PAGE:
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‘MAKE IN INDIA’ ON TRACK IN ARTILLERY PROJECTS

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Artillery is the only Arm whose 'Make in India' project are on track. This would lead to early de-induction of obsolescent equipment and enhance the Firepower capabilities of the Indian Army at the time when India is plaguing by two front War and need to be fully prepared.

Artillery has completed 190 years since its raising and is currently on the threshold of a new era with modernisation moving at a steady pace. The Regiment is currently equipped with a variety of Guns, Mortars, Rockets surveillance devices and Missiles.  The Regiment has been closely monitoring and expediting the modernisation process particularly with regard to Guns and Ammunition.

Artillery Guns

The Gun Regiment are mainly equipped as under:-

  • The Field Regiments possess either 105 mm Indian Field Gun / Light Field Gun or 122mm Field Howitzer.
  • The Medium Regiments possess 130 mm Medium Gun, 155 mm Bofors Medium Gun (39 calibre) and a few regiments of 155 mm (45 calibre) Soltam Guns.
  • The Self Propelled Regiments are equipped with 130 mm Catapult.
  • Light Regiments are equipped with 120 mm Mortars.
  • The 105 mm, 120 mm Mortar, Soltam and the Catapult are made in India and the 130 mm is being upgraded to a 155 mm (45calibre) Gun in a Make project of Indian origin.

The 155 mm (45 calibre) Dhanush Gun systems designed, developed and Made in India by the Ordnance Factory Board, 6 Guns have been inducted and have an indent for 114 of these Guns. The equipment is under final phase of extensive evaluation trials. This is to be followed by a further order of about 300 Guns.

DRDO developed Advanced Towed Artillery Gun System. (ATAGS) in partnership with Bharat Forge and Tata Strategic Engineering Division have successfully undergone trials. With successful winter trials in High Altitude it is reported that about two regiments of these Guns will be inducted.

The Ultra Light Howitzer (ULH) is manufactured by BAE Systems and is being procured by the Foreign Military Sales Route from the United States (US).  The process of induction has commenced. While a few pieces would be obtained from the Original Equipment Manufacturer, the remaining would be Made in India by Mahindra Defence. The Gun is extremely light and can be helilifted by a helicopter Chinook, CH 47 C which is being procured by the Indian Air Force. It is expected that 145 pieces would be added to the inventory.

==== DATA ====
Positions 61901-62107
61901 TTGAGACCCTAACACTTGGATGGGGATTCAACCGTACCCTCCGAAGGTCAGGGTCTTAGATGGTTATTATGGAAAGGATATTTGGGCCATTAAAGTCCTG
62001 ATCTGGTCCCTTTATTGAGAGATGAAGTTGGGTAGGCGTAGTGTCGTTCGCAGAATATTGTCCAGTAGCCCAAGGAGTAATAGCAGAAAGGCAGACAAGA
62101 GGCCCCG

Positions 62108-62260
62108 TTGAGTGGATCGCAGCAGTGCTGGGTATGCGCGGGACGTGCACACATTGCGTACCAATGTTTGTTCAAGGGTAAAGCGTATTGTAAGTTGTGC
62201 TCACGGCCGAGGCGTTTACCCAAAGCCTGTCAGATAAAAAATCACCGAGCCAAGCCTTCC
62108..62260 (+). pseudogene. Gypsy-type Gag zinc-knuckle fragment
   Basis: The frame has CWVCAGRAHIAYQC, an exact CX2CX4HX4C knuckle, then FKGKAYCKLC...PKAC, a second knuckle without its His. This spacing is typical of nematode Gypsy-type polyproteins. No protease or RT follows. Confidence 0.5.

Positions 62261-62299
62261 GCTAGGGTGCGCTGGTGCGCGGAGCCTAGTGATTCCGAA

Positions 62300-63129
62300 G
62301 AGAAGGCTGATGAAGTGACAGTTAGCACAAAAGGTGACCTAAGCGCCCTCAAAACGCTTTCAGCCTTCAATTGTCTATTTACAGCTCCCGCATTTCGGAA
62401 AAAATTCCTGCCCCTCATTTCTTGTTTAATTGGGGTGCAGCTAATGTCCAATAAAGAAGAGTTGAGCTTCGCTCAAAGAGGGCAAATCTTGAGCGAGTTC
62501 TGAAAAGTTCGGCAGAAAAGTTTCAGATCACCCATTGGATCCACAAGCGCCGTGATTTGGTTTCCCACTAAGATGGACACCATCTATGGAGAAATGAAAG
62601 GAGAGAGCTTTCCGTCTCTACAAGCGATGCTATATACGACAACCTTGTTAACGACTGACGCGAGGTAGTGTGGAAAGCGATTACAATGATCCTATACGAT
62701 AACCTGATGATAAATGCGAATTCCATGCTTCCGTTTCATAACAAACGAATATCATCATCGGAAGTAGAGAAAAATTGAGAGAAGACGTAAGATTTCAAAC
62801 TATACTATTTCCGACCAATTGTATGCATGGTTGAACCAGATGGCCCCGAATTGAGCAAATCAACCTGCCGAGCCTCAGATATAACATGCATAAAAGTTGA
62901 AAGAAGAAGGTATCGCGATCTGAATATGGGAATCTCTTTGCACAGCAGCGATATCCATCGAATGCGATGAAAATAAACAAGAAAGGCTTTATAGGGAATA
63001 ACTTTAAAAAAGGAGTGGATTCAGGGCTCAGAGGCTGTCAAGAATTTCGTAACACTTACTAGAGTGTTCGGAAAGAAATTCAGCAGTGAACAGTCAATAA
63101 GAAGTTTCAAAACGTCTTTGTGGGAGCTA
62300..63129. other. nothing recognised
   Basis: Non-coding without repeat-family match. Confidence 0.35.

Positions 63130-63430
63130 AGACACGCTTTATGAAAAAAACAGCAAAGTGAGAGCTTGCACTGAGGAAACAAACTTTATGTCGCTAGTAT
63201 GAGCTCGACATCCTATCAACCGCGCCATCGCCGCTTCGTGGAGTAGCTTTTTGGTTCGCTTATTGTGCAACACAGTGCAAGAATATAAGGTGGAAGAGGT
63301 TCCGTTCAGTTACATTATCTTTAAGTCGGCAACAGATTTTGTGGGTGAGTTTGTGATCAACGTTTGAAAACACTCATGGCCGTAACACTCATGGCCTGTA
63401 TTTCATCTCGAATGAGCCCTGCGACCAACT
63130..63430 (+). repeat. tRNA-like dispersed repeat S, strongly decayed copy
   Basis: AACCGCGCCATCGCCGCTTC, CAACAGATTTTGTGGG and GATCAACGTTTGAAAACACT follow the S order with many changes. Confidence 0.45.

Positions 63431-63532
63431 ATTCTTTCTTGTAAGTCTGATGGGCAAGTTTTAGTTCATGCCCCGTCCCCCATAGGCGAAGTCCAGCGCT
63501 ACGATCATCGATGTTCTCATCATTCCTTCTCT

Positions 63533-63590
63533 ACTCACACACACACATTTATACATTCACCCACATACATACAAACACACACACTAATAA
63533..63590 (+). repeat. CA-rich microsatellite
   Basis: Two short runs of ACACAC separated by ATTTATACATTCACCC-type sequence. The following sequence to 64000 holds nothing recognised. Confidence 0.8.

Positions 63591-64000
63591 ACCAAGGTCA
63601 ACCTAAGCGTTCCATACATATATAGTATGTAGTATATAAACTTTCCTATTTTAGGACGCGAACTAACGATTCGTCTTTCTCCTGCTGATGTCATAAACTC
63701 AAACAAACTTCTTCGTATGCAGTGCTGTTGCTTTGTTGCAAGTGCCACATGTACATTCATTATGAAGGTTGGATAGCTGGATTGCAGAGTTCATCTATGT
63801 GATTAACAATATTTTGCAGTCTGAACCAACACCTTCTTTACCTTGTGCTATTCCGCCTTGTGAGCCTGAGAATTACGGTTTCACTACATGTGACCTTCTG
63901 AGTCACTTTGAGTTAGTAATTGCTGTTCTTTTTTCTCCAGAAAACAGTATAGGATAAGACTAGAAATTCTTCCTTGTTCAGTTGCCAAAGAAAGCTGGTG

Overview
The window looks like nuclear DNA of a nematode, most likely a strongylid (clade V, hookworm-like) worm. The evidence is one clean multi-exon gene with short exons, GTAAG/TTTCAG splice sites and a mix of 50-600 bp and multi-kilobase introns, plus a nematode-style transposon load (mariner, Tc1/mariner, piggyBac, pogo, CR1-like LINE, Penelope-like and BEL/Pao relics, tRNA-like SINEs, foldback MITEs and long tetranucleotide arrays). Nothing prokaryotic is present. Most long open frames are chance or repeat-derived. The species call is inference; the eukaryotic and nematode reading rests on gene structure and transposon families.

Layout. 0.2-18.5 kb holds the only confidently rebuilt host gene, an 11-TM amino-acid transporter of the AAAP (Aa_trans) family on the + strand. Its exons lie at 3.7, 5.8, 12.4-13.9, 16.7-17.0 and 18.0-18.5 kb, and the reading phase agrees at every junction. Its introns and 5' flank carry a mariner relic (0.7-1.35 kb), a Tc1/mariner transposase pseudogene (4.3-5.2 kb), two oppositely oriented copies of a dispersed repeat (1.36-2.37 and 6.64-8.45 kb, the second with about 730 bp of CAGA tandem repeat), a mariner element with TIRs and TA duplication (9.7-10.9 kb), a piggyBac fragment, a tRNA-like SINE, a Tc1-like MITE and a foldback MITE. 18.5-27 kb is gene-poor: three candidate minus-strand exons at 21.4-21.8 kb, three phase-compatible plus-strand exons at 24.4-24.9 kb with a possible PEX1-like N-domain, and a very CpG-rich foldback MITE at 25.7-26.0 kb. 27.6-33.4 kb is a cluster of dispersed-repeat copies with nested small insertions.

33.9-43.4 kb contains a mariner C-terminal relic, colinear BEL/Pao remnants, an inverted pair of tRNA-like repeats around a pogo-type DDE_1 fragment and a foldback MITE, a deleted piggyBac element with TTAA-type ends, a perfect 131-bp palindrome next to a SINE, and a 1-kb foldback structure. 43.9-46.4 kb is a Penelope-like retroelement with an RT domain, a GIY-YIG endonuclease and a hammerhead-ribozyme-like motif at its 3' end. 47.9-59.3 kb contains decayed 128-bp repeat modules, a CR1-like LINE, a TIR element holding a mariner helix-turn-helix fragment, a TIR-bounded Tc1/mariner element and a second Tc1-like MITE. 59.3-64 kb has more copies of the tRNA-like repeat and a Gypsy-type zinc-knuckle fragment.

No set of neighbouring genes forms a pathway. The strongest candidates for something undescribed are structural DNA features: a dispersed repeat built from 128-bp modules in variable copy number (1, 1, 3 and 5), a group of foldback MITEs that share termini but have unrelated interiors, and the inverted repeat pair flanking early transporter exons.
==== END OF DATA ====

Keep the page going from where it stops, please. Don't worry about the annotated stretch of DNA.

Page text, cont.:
The K 9 Vajra is a Self Propelled (SP) Gun is an indigenised version of a South Korean SP Gun which would be made in India by Larsen and Toubro Limited. The Gun would be utilised in the desert regions bordering our Western Front and would be the first SP Gun after the 105 mm Abbot and the 130 mm Catapult to be inducted into the Indian Army. About 100 pieces would be the initial order. The Contract has been signed and the Gun would be manufactured at the Larsen and Toubro plant at Talegaon, near Pune. Assistance will be provided by Samsung Techwin for the project.

Rockets and Missiles

The Rocket Regiments are equipped with 122 mm GRAD BM -21 rockets, 214mm Pinaka Rockets and 300 mm Smerch Rockets. The Missile Regiments are equipped with the Super Sonic Cruise Missile BrahMos which has a range of 290 km. Recently India has joined the Missile Technology Control Regime which has resulted in trials for extending the range up to possibly 400 Km. The BrahMos is an outstanding Cruise Missile Made in India.

The Supersonic Cruise Missile BrahMos has qualified in the user trials for the steep dive version of the missile, thereby enabling the equipment to be deployed in the mountains. Further the missile in a current test has ranged 400 Km. There is a requirement to enhance the range to 600 km to engage suitable depth targets across the borders. It should be possible to achieve this range without changes to current equipment configuration.

Surveillance Devices

Indian Artillery is currently in a Network Centric Warfare (NCW) Environment and has to provide Surveillance and Reconnaissance resulting in Target Acquisition which would lead to engagement which needs to be monitored to undertake Post Strike Damage Assessment and ensure that the target is destroyed. In NCW, Artillery shapes the battle field, degrades enemy's war waging capability, destroys his field defences, communication sites, logistics echelons thereby paralysing him and thus accomplishing our mission.